Democratic deliberation can be viewed in a few different ways. It can be approached as a means of competing interests coming together to bargain between groups until they come to some kind of political agreement.
From an epistemological sense, deliberation is what we do in the absence of certainty, and where uncertainty exists so does the political. This requires us to practice as the political philosopher Hannah Arendt says, “thinking without banisters.” Deliberation takes place as members of a community discuss and determine answers to perennial questions: What is real? What is moral? What do we value? How can we best address our political or economic problems?
There’s a third form of democratic deliberation, one often overlooked or under-utilized: deliberation as a way of working through emotional trauma. Rather than debate the significance of certain political events and which legislative actions should be taken, this more therapeutic view considers deliberation a tool for helping communities process emotional cataclysms or psychological maladies, especially past ones left unacknowledged or repressed.
This can happen on a personal level, or collectively, for a community. Think of it like political activism as a massive group therapy session.
This third form is advocated for by Noëlle McAfee, a professor of philosophy at Emory University with a secondary appointment as professor of psychiatry and behavioral sciences. She is also the director of Emory’s Psychoanalytic Studies Program. In her 2019 book, Fear of Breakdown: Politics and Psychoanalysis, which won the American Psychoanalytic Association’s 2020 Courage to Dream Book, McAfee applies a psychoanalytic lens to some of the most pressing political issues faced by American democracy today, such as racism, inequality, alienation, and globalism.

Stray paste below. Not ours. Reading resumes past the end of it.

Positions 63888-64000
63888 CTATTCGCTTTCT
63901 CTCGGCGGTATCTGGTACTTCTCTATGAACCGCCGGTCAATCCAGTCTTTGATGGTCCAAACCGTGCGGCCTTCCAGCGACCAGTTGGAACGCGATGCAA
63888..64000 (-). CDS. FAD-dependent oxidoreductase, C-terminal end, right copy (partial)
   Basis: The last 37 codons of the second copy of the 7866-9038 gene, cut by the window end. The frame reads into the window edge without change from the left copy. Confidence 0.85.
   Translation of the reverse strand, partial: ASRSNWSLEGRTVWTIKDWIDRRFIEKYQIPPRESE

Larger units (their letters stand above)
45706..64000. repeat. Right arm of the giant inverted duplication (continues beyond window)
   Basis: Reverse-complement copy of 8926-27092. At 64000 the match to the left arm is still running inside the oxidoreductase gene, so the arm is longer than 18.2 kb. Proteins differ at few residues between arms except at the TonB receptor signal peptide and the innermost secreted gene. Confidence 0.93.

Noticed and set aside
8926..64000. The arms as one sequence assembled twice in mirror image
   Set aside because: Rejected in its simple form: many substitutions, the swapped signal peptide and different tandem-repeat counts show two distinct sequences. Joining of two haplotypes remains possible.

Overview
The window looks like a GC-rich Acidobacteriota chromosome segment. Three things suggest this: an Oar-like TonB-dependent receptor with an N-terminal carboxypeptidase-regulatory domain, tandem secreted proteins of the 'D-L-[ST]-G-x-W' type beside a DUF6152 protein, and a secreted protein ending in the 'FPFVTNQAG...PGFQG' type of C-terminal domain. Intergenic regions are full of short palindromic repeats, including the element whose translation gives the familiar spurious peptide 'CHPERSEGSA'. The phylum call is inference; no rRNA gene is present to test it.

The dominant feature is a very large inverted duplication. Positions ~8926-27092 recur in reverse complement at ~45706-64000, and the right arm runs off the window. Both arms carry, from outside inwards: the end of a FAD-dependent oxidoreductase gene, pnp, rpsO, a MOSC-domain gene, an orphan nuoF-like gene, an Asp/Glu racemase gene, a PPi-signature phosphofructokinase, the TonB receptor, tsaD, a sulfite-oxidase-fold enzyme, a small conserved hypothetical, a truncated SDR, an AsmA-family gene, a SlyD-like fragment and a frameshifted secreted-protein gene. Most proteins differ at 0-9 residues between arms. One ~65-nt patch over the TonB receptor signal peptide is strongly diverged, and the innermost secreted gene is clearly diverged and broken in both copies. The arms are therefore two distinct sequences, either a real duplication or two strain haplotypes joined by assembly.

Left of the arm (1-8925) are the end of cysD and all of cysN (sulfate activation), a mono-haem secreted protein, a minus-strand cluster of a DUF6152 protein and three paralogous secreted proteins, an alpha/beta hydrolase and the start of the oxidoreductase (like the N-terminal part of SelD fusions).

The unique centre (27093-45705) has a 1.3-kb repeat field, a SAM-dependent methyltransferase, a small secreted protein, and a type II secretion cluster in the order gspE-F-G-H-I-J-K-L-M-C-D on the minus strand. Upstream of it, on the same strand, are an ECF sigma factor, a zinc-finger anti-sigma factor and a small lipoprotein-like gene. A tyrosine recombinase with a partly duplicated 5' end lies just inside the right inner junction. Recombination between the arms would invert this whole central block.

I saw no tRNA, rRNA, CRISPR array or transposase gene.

In this conversation, we reflect on a few things.
What is the fear of breakdown and how does this anxiety make democracy more difficult to practice? What are some psychoanalytic explanations for the rise of nativism and authoritarianism in the United States? What are some of these political ghosts and wounds that remain submerged or repressed? And what does it look like to use democratic deliberation as a form of collective therapy?
Fear of Breakdown: Politics and Psychoanalysis by Noëlle McAfee (2017)
“Remembering, Repeating, and Working Through” by Sigmund Freud (1914)
“American Democracy and Its Broken Bargaining Tables” by Daniel Layman (2021)
“Who Cares About Democracy?” by Walter Horn (2021)
“We’re Overdoing Democracy. But Why?” by Kevin Vallier (2019)
A podcast about our relationship to ideas. Doing our damnedest to not block the path of inquiry.